Chris Rowella’s Top Albums of 2018
The year 2018 was the hardest since I started doing these lists to pin down a top-20. Outside of Iron Maiden and Triptykon, just about every still-active heavy band I love, or even just quite like, released an album, and a very good album at that. The original pool started with 146 and took more than a week to cull, with many late-night listening sessions deciding the fate of Street Sects (landing somewhere in the low 20s), Domkraft (holding the #30 spot) and dozens of others. It’s a good dilemma to have, but killing your darlings is never easy. I suppose this is where I would extrapolate my metal musings to world affairs or important cultural events over the last twelve months, but at my age and considering the way things are, two thoughts come to mind: 1) there are way too many people doing that now, and 2) it doesn’t matter. If I’m going to scream into the gaping black maw of the Internet, it might as well be about this loud, obnoxious, liberating, beautiful corner of the universe we’ve carved out for ourselves. May 2019 find things just as well.
20. Skinless – Savagery (Relapse, USA)
19. Drug Church – Cheer (Pure Noise, USA)
18. Voivod – The Wake (Century Media, Canada)
17. Judas Priest – Firepower (Columbia, UK)
16. Haunt – Burst Into Flame (Shadow Kingdom, USA)
15. A Place To Bury Strangers – Pinned (Dead Oceans, USA)
14. Tomb Mold – Manor Of Infinite Forms (20 Buck Spin, USA)
13. Deceased – Ghostly White (Hells Headbangers, USA)
12. Sleep – The Sciences (Third Man Records, USA)
11. Pig Destroyer – Head Cage (Relapse, USA)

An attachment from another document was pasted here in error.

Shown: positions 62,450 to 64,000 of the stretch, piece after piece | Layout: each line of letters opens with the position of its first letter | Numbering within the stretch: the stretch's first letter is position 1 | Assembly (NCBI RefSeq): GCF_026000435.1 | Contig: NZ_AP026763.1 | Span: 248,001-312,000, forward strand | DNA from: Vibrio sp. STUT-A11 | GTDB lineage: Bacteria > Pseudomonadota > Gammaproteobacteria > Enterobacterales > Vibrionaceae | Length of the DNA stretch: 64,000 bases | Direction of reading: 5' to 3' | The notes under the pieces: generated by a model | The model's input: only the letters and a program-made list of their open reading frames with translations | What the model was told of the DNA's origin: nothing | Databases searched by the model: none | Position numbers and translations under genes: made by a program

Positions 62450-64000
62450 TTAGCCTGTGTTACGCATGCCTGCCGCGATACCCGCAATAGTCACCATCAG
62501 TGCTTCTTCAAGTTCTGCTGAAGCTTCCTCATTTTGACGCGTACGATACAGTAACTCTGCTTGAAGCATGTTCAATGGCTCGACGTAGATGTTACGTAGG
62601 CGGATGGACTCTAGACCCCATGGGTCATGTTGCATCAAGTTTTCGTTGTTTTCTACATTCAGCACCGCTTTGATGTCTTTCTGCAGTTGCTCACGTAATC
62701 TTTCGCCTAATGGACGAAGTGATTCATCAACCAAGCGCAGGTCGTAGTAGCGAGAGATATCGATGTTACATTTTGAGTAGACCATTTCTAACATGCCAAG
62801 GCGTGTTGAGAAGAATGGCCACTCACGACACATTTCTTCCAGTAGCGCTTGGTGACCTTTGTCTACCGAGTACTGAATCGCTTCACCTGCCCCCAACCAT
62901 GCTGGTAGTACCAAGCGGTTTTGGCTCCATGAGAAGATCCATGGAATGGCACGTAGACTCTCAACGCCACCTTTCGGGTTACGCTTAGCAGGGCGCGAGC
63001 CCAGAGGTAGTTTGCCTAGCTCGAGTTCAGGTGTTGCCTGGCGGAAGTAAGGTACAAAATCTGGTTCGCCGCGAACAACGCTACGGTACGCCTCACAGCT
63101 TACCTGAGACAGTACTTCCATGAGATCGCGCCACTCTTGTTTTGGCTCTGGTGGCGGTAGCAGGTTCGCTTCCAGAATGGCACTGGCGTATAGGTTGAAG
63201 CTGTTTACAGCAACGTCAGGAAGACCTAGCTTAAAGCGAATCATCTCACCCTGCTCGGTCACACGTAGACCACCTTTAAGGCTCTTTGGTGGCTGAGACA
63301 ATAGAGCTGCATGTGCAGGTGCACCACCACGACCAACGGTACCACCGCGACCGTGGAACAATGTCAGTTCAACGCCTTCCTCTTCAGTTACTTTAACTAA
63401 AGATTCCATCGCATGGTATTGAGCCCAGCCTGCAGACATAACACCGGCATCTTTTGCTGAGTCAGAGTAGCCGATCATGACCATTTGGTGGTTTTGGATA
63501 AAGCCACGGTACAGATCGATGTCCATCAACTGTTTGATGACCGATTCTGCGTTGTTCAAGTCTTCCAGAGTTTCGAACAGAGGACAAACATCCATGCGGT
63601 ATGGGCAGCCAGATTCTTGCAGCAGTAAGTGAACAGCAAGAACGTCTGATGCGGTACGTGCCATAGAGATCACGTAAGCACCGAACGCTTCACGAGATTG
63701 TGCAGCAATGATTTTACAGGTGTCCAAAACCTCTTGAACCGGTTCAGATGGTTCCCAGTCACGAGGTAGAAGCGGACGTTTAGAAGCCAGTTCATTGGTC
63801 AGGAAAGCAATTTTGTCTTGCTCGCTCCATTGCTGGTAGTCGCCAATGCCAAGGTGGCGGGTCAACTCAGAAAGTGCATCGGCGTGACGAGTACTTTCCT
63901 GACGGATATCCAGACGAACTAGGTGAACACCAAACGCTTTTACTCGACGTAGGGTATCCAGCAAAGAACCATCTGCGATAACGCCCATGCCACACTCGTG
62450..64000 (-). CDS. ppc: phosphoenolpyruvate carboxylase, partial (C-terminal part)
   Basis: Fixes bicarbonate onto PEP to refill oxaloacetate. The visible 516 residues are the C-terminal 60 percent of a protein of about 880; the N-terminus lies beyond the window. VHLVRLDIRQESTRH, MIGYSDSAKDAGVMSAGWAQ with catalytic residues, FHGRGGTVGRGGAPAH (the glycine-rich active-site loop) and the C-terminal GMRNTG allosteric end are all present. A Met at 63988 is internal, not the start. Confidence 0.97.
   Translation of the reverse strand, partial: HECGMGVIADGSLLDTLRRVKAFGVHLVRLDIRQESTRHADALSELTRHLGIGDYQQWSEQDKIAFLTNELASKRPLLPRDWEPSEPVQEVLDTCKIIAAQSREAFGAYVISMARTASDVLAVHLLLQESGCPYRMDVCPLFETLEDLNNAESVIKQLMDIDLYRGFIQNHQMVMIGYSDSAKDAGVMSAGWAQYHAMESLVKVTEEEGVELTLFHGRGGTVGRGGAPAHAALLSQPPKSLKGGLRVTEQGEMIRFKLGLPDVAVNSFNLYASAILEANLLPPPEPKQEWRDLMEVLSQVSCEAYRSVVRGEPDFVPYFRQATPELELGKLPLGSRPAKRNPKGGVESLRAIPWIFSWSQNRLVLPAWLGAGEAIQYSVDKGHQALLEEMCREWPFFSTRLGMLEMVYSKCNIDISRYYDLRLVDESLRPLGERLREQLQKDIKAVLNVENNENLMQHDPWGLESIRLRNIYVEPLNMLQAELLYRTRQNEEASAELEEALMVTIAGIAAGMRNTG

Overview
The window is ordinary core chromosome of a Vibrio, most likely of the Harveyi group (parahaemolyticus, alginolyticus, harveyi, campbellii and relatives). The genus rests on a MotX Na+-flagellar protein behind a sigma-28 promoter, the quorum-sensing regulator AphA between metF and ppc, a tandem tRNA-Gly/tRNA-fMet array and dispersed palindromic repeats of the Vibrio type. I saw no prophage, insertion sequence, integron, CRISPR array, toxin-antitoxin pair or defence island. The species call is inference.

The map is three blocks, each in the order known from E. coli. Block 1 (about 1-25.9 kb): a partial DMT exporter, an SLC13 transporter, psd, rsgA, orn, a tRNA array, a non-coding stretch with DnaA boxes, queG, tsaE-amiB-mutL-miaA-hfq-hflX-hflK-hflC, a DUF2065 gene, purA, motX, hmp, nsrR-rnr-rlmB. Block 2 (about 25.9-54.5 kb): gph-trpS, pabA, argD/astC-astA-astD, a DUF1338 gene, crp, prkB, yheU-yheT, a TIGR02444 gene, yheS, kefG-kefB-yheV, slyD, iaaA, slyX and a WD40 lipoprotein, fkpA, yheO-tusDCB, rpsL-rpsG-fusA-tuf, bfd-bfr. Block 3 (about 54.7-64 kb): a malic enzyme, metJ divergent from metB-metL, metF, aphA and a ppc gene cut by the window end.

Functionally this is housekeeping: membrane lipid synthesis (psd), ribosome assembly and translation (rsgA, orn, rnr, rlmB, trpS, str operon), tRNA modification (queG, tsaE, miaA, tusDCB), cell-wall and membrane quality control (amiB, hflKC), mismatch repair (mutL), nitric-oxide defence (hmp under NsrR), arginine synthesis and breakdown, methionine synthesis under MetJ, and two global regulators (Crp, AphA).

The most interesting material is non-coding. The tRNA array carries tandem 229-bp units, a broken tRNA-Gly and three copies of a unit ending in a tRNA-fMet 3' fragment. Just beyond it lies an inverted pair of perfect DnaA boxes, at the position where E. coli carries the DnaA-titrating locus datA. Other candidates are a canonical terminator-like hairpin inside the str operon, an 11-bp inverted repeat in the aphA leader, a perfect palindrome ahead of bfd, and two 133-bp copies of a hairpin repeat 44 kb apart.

Evolving from the Helmet worship on their debut, Wrong embrace more of what didn’t suck in the Nineties on Feel Great. Primordial alt-rock and indie gets shellacked in feedback and the riffs get turned up to 11. Singer/guitarist Eric Hernandez brings the melodic/abrasive balance found in his previous bands Torche and Kylesa to fruition here. Noise rock has come back in a big way over the last few years, and Wrong are making a strong case to join the pack leaders.
It’s weird to use the term ‘sweet spot’ for crushing death/doom, but that’s where Hooded Menace have always sat; somewhere between Autopsy and Winter, more melody than the former and less glacial than the latter. Ossuarium continues the band’s winning streak with brilliant pacing and monster hooks, and finds Lasse Pyykko relinquishing vocal duties to newcomer Harri Kuokkanen (Horse Latitudes) while doubling down on his impressive solos. Dig those Thin Lizzy vibes in “Cathedral of Labyrinthine Darkness”!
One of the most slept-on bands in sludge returns after seven years and not nearly enough is being spoken about it. It’s Greg Wilkinson -- you own a bunch of records that he engineered, whether you know it or not -- and two scene veterans carving songs out of cave rock and slamming mammoth skulls with impunity. No extended jamming, no ambient psych passages, no fucking around. The only time Singularity To Extinction lets up is to crawl through the graveyard of posers instead of sprint, like crust metal zombies whose only contagion is Eyehategod breakdowns. You should be listening to it right now.